“Money Monster is strong and commendable entertainment”
Lee Gates (George Clooney) is a talking head on a Fox Business Network-type program giving advice and prospects on the financial market with the energy and comedic talent of Greg Gutfeld and the hard-headedness of Bill O’Reilly. He opens Jodie Foster’s Money Monster by telling us how we, the audience, have no clue where our money is and that’s humorous because we break our backs and sometimes risk our health and wellbeing for our weekly/biweekly paycheck. He claims how money, as an accountant knows, is practically numbers on a computerized ledger that is transmitted through servers and countless databases in order to have the exponential speed and efficiency we’ve come to expect with our transactions. It’s a hard-hitting monologue for a film that’s going to get ugly pretty quickly.
During an ordinary broadcast of Gates’ program, titled “Money Monster,” an unknown perpetrator winds up successfully wandering onto Gates’ studio set before drawing a pistol and taking everyone in the vicinity hostage live on television. Patty Fenn (Julia Roberts) is the show’s director and has communication access with Gates through an earpiece as he maneuvers his way through such a hazardous and life-threatening situation. The gunman turns out to be a young man named Kyle Budwell (Jack O’Connell), who lost $60,000 after following an investment given by Gates to buy stock in IBS, a company which has just lost $800 million due to a “technology glitch” in the algorithm, whatever that’s supposed to mean.
Kyle loses it on air, blaming the Wall Street investors and bankers for rigging the system off the backs of the middle-class as well as Gates for enabling people like him to invest and then just shrugging off the consequences while his own personal life is undisturbed. Kyle demands to speak to the CEO of IBS, Walt Camby (Dominic West), who is nowhere to be found on an impromptu business trip, all while Gates has a gun to his head and a bomb-vest on his torso with Kyle’s hand on the detonator.
Immediately evident is Money Monster‘s narrative and thematic blend of the real-time meltdown and general premise of Dog Day Afternoon crossed with the focus on financial markets and contemporary financial moguls and bankers essentially robbing Americans of their money as we saw in The Big Short last year. With those as the foundation,Money Monster becomes strictly for entertainment purposes; a film whose bigger accusations and finger-pointing at Wall Street get lost in the pervasive gunshots, screaming matches, and stalling tactics of Gates in order to optimistically buy more time while in a precarious situation.
Despite the fact that Money Monster is, above all, entertainment for the masses in the way that it doesn’t make one think too much about how he or she is getting screwed by the rich, it’s still nonetheless strong entertainment at that. Jodie Foster has a way of bringing out the liveliest in her suspense-driven films, most notably Flightplan, and this one is no exception. The film winds up becoming a hot plate for anger, grudges, callous tendencies, and backstabbing and all of which amount into a thriller that works in spite of its ability to be easily digested.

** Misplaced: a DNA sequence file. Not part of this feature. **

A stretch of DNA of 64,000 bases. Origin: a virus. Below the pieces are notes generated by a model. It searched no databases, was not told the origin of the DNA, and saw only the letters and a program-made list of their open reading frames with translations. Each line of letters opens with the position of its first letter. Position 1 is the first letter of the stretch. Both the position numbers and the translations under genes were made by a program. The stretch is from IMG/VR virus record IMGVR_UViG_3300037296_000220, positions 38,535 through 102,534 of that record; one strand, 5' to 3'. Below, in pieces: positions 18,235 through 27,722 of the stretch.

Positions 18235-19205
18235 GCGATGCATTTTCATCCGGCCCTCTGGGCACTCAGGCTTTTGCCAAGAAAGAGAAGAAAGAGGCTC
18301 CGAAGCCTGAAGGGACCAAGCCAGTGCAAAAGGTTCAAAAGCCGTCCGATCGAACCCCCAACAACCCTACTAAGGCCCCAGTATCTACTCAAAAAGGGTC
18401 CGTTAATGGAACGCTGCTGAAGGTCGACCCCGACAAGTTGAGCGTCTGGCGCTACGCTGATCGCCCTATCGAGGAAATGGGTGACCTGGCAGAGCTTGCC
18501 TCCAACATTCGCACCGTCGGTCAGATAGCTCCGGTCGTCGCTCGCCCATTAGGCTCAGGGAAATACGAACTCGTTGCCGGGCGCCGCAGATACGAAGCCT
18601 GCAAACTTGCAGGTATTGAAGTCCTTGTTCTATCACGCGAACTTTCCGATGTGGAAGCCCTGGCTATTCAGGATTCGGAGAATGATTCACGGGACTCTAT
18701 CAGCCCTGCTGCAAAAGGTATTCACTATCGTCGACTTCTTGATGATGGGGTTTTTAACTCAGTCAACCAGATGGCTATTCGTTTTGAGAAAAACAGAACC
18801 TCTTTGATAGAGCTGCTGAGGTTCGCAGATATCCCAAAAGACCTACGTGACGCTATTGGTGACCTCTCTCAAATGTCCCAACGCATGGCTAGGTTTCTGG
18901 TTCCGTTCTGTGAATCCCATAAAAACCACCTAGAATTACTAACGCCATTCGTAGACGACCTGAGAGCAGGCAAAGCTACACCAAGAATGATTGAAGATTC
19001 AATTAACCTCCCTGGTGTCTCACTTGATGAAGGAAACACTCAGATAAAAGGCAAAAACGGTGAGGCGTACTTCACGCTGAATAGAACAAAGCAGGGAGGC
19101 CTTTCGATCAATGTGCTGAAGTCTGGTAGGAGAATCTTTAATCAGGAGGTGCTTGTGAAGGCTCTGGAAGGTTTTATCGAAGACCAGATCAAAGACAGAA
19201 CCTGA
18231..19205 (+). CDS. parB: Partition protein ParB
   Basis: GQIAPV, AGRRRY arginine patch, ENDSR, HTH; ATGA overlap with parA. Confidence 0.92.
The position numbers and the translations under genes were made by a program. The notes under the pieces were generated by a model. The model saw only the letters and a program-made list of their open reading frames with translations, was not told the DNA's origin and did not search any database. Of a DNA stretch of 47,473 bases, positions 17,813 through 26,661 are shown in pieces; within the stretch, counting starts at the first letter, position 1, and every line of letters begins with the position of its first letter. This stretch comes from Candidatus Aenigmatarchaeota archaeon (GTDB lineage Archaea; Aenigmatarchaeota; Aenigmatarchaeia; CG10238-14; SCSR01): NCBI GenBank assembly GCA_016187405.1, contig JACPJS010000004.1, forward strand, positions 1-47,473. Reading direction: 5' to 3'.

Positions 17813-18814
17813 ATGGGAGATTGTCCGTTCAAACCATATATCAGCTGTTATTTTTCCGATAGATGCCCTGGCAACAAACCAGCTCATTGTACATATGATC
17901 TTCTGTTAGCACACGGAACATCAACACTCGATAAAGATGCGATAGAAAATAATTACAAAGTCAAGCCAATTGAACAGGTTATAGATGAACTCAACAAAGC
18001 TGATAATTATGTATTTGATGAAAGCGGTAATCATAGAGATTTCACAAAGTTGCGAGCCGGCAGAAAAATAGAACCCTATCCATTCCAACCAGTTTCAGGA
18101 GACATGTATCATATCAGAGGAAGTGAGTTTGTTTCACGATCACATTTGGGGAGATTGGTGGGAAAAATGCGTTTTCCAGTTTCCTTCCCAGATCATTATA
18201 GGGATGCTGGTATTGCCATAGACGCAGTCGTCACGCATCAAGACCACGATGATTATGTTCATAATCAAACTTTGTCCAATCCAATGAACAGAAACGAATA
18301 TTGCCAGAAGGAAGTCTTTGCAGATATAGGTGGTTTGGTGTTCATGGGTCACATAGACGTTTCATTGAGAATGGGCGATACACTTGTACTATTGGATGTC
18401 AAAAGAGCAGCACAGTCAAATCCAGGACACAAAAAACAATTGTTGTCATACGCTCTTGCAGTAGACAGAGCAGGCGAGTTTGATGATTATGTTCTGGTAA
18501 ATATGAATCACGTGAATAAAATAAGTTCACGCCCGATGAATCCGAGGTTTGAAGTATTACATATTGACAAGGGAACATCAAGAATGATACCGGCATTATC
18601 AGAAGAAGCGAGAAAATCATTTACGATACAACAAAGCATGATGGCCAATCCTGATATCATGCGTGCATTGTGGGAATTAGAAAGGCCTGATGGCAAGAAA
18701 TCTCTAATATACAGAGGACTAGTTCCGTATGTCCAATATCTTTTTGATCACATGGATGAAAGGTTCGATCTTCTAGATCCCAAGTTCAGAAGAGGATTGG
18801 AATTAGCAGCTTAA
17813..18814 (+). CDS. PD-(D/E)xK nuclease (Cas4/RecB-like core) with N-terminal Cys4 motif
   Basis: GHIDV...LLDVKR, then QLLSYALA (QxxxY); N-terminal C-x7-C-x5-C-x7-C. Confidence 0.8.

Clooney unsurprisingly brings a lot of energy and charisma to the script as the kind of high-class and caustic character he often doesn’t have trouble playing. The surprise is how well the supporting cast handles the script, with Julia Roberts proving that a supporting role can be just as instrumental and as captivating as the leading performance, since her character practically has to conduct the ongoing operations like a symphony. Her energy and quick-wit largely carry the film’s tensest scenes, as does the energy and malice of O’Connell’s character, who is undeniably the low-man between two instantly recognizable stars. Nonetheless, he nails his role and becomes a force of fear that instills into the characters as well as us to some degree.
Money Monster is, as stated, strong and commendable entertainment; the kind that fares well in the happy medium between the medium budget spring season of film and the blockbuster scope and budget summer season. Buoyed by three strong performances and a script that is a bit of two things rather than a complete carbon copy of both, it’s perfectly enjoyable entertainment so long as you don’t distract yourself with what is really happening at your bank and on Wall Street while watching it.